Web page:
• People are still going to need to purchase automobiles and will continue to be interested in EVs for their net-zero emissions and modern reputation.
  • State and local governments will continue to encourage the adoption of electric vehicles, to reduce both conventional pollution and greenhouse gas emissions. Electric vehicles, by 2030, will be the norm for many, if not most, public and private vehicle fleets and transit fleets.
  • The federal government will likely reinforce these efforts at times, depending on the priorities of key policymakers.
  • California, in particular, will remain the national leader in electric vehicle adoption and incentives and will generate and maintain momentum that will influence the rest of the country.
  • Electric vehicles by 2030 are going to offer a considerably higher value proposition than their counterparts today. EV costs are continuing to gradually come down, and EV credits, incentives, and rebates will likely be extended in many jurisdictions in order to keep EVs competitive to the consumer.
  • The arrival of all-electric trucks, vans, ATVs and UTVs, and other off-road vehicles will create new pathways for EVs to gain market share.
  • Generational change points heavily in favor of continued growth in demand for EVs. Our electric vehicle forecast for 2030 accounts for a growth in younger demographics as the biggest spenders in our market.
  • The “cool factor” and impressive performance and handling of certain brands of EVs, especially Tesla, will continue to attract affluent consumers for years to come. These are people who wouldn’t necessarily have bought electric otherwise, and basically amount to a distinct consumer segment within the broader EV market, which will help improve the performance of the overall market.

When people do eventually begin buying cars again, we think they’re more likely than ever to buy electric.

Our Revised Electric Vehicle Forecast For 2030

Taking all of these factors into consideration, when preparing an electric vehicle forecast for 2030, the best way to think about the COVID-19 pandemic is to think in terms of delay. This economic disaster will very likely delay the evolution and growth of the electric vehicle market, along with most of the rest of the economy.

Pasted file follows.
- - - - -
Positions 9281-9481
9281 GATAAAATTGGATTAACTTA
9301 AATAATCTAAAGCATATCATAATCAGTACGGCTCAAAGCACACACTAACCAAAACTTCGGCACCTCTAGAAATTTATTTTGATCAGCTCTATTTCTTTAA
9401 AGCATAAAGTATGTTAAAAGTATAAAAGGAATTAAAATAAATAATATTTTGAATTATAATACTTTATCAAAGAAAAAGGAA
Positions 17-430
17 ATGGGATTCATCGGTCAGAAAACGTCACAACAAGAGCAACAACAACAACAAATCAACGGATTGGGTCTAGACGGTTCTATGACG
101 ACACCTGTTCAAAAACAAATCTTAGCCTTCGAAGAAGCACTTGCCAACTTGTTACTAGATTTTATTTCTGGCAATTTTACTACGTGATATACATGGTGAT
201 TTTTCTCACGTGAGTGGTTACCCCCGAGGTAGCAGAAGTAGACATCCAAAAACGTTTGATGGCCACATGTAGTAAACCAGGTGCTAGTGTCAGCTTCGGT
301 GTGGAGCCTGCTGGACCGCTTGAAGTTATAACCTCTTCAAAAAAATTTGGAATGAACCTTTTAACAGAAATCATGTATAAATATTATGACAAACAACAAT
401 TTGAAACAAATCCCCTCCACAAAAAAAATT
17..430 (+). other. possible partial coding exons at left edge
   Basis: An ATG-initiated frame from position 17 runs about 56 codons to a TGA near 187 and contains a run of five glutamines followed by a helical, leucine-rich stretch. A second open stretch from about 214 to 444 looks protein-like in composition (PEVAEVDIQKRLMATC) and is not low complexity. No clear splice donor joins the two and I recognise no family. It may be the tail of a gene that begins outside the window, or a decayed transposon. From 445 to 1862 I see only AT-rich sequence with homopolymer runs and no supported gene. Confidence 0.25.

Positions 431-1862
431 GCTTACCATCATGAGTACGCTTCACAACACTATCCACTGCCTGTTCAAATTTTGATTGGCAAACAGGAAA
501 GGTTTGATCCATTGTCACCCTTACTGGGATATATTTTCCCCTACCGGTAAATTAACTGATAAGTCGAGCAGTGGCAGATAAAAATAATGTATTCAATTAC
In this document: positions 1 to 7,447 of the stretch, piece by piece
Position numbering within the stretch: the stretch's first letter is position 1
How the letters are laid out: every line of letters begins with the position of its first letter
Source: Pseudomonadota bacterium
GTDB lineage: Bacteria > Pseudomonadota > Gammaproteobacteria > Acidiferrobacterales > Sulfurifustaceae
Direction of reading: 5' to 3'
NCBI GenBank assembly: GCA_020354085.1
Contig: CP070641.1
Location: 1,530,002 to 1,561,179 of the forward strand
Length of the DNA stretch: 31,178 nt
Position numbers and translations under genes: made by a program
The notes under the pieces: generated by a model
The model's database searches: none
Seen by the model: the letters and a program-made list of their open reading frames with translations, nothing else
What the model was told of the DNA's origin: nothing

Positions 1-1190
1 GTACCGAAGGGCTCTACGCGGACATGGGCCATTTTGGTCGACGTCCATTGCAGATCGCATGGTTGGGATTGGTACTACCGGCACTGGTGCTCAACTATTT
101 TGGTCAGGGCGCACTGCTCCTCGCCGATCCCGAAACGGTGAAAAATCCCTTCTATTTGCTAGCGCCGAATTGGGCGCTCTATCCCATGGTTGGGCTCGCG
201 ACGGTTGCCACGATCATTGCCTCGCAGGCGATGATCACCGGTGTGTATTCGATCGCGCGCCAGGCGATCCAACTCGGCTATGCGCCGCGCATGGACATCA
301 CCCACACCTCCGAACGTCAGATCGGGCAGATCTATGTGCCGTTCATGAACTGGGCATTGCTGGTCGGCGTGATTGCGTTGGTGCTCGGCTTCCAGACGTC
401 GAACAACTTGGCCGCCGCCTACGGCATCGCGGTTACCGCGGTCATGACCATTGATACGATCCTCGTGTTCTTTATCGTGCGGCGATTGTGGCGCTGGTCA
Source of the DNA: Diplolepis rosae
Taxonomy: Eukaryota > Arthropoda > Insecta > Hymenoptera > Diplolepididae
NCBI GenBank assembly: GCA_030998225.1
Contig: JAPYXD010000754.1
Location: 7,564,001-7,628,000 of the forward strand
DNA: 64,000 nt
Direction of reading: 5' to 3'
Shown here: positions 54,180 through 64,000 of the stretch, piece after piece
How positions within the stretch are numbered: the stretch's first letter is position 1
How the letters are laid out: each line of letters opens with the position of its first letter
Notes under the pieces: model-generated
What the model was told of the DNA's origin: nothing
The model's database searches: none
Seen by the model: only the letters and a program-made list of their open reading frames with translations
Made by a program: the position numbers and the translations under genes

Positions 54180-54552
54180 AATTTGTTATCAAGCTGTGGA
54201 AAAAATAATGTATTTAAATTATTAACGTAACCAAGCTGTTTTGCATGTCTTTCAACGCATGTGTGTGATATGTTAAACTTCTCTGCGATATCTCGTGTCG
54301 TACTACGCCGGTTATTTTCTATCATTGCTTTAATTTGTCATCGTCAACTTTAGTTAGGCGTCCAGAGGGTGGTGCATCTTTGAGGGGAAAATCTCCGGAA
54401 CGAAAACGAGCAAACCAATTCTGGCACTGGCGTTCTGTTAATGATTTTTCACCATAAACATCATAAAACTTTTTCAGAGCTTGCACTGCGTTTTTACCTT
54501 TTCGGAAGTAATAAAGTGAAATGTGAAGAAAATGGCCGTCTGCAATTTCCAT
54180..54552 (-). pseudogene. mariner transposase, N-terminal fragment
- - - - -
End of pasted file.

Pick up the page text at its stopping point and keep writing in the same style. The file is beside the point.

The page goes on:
Sales and growth benchmarks that we might have anticipated for 2022, as the first electric pickup trucks come onto the market, might be delayed by a year, or several years, due to decreased demand and financial distress among manufacturers and their suppliers.

Nevertheless, as the 2020s progress, it’s likely that we will eventually enter into a full-scale economic recovery. Whether that takes one year, or 10 years, or something in between, is uncertain. But it seems very likely to us that electric vehicles by 2030 are likely to constitute a much larger share of new vehicle sales than what we see today.

Essentially, then, we’re still bullish on our electric vehicle forecast for 2030. In turn, that has positive ramifications for the desirability of deploying new EV charging infrastructure.

Let EV Connect Help You Manage Your EV Charging Stations

The electric vehicle forecast for 2030 is a bright one. With massive long-term market growth expected, and the many financial incentives available from governments and utilities, there has never been a better time to install EV charging equipment on your lots and/or convert your vehicle fleets to electric.

At EV Connect, our electric vehicle charging network solutions can help you manage your EV charging units effectively, efficiently, and hassle-free. For those who want the ultimate in customization, and a fully-managed network platform, our EV Cloud Platform service provides you with even more options.

Electric vehicles by 2030 are going to expect professional, well-managed charging solutions. Contact us today to learn more about your ROI opportunities and your options for running your charging stations optimally.